For years I have taught students to read printed statistical tables: the Standard Normal Distribution, the t-Distribution, the chi-square Distribution. I want them to do certain tasks (e.g., construct a confidence interval) “by hand” a few times, rather than in Stata, so that they understand what it is doing. I also want them to be able to do it with no more than a calculator, in the final exam.
For the past few years I’ve been working with R-Shiny to develop web-apps, which allow exploration of a concept, self-learning exercises and self-marking assessments. I also use it increasingly in class to demonstrate ideas. I’ve been tempted to replace the paper distribution tables with online versions, but have been holding back because of the pen and paper exam.
This year, everything changes. It’s likely we can’t schedule a sit-down exam, so I’m going on-line. So instead of tables, I’m using Shiny apps that give an interface to the internal R distribution functions:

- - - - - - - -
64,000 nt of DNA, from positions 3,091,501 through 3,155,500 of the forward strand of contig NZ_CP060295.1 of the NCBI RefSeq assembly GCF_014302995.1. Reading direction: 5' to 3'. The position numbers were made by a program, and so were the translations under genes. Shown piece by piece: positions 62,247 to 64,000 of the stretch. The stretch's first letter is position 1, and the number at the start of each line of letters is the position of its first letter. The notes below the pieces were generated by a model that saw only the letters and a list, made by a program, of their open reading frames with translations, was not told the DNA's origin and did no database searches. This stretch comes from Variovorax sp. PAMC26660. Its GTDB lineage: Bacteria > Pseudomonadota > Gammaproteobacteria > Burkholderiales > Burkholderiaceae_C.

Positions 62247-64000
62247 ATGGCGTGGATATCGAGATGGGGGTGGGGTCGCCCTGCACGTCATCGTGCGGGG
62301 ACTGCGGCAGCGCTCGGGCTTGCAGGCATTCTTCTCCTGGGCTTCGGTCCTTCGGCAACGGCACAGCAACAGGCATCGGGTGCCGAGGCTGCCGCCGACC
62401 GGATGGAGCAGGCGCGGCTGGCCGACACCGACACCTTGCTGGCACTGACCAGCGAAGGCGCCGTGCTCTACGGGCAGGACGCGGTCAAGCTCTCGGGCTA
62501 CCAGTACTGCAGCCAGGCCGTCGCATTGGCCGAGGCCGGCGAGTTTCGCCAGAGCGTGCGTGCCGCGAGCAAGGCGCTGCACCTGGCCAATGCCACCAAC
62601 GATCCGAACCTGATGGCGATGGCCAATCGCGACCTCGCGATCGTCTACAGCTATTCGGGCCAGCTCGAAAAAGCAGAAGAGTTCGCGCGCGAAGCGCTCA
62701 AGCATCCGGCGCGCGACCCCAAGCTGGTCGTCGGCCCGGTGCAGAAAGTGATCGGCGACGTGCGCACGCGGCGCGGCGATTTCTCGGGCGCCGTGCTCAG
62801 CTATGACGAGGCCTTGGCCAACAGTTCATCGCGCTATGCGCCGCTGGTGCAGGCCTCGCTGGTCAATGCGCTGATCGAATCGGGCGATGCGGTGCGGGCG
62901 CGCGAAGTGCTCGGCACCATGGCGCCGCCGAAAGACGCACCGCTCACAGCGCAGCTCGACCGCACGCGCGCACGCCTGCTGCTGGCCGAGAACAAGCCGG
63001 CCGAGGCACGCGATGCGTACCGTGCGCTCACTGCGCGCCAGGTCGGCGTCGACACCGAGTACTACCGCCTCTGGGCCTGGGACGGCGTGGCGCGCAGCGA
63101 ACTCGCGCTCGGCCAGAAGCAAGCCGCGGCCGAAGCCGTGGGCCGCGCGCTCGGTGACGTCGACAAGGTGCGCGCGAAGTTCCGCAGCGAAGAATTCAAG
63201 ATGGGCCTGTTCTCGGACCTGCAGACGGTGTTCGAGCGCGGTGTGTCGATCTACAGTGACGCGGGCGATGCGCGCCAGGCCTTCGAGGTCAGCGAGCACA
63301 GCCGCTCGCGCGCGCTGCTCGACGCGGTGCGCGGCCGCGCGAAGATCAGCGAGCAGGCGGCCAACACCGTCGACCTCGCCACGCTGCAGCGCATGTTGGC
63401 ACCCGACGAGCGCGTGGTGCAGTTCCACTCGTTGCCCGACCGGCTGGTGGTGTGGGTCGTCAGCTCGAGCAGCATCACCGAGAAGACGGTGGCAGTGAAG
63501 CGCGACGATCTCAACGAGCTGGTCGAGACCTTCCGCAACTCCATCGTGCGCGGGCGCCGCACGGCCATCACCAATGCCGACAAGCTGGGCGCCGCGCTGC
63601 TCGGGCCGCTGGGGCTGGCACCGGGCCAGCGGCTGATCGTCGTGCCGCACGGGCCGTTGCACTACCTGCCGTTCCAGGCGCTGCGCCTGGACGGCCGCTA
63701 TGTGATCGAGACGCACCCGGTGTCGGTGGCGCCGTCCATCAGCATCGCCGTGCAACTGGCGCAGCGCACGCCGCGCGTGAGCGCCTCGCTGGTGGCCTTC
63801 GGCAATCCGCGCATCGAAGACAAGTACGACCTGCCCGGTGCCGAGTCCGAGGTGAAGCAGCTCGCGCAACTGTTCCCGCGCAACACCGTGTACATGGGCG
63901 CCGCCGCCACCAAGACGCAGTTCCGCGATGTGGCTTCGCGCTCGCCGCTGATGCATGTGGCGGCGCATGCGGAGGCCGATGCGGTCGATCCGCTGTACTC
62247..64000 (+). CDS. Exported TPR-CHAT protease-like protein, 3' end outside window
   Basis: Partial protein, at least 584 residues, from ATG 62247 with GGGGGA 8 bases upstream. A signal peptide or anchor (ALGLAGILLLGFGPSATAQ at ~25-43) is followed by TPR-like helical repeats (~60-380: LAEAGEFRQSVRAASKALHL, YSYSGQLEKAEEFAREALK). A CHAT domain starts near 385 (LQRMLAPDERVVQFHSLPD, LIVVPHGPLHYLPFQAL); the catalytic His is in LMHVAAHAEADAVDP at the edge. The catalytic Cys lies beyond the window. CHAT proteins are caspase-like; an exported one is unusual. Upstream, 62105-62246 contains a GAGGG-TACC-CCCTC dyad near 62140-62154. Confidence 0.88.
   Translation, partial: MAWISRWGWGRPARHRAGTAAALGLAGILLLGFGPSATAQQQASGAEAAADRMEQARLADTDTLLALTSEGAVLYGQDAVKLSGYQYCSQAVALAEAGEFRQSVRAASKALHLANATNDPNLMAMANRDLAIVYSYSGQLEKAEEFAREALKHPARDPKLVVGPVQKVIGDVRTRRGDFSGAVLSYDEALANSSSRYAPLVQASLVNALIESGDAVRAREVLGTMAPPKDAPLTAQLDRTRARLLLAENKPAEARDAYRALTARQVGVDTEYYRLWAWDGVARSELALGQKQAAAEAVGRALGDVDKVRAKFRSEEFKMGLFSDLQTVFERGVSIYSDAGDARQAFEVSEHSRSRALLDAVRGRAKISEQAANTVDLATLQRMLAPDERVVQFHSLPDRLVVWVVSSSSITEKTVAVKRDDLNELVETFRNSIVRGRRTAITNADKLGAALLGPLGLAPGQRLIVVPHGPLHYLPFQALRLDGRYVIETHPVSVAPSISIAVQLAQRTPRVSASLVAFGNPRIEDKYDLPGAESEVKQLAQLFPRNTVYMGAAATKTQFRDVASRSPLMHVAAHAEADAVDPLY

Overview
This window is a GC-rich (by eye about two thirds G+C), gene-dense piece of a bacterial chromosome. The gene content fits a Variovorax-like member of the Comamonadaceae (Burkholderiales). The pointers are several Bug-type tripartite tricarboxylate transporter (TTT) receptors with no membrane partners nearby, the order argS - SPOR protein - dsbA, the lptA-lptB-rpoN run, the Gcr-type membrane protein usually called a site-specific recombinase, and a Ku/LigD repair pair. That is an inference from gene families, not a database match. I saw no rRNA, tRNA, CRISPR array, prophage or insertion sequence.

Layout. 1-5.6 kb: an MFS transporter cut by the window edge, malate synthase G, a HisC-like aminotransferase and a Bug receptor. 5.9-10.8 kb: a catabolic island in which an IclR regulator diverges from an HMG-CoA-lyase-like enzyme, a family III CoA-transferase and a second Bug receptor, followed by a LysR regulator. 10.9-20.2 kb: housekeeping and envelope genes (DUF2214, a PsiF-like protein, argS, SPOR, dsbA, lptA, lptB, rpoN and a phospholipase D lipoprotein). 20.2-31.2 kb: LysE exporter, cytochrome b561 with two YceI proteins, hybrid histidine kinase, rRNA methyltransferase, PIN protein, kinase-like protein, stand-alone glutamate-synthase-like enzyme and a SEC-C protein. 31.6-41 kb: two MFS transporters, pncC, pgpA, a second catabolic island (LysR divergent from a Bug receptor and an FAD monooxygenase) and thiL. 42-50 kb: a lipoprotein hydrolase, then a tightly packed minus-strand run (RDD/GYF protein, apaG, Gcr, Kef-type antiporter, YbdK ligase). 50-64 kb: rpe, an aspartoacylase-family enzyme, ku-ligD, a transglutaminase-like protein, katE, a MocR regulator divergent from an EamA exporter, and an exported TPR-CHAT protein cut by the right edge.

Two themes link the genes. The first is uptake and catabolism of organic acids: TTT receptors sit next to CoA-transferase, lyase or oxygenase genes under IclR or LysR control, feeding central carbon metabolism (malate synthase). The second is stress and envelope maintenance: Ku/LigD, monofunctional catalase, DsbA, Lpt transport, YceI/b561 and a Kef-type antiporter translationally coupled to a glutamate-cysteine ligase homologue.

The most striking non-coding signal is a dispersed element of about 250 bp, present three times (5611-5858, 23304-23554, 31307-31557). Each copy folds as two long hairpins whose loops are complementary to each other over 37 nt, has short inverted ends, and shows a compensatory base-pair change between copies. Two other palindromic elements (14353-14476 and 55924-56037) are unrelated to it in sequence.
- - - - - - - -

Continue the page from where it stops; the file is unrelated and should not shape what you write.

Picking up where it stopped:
Apart from having a dynamic graph that shows what is being calculated, these offer more flexibility than the tables. The SND calculates p above or below any z, above or below zero, eliminating the extra steps the printed table requires. For t and chi-square we get results for any value of the input statistic (given an input for the degrees of freedom), whereas the tables are restricted to critical values for given tail probabilities and degrees of freedom. For the SND and t, the ability to show one or two tails (both the resulting p and the graph) helps make it more intuitive for the student.
I think this is much better than referring students to the printed tables, for all that it requires me to re-write my instructions and worked-examples for the related exercises. The one downside is that it cuts off the option of a pen and paper exam. I somehow suspect that even after the COVID-19 shutdown, I won’t go back to those either.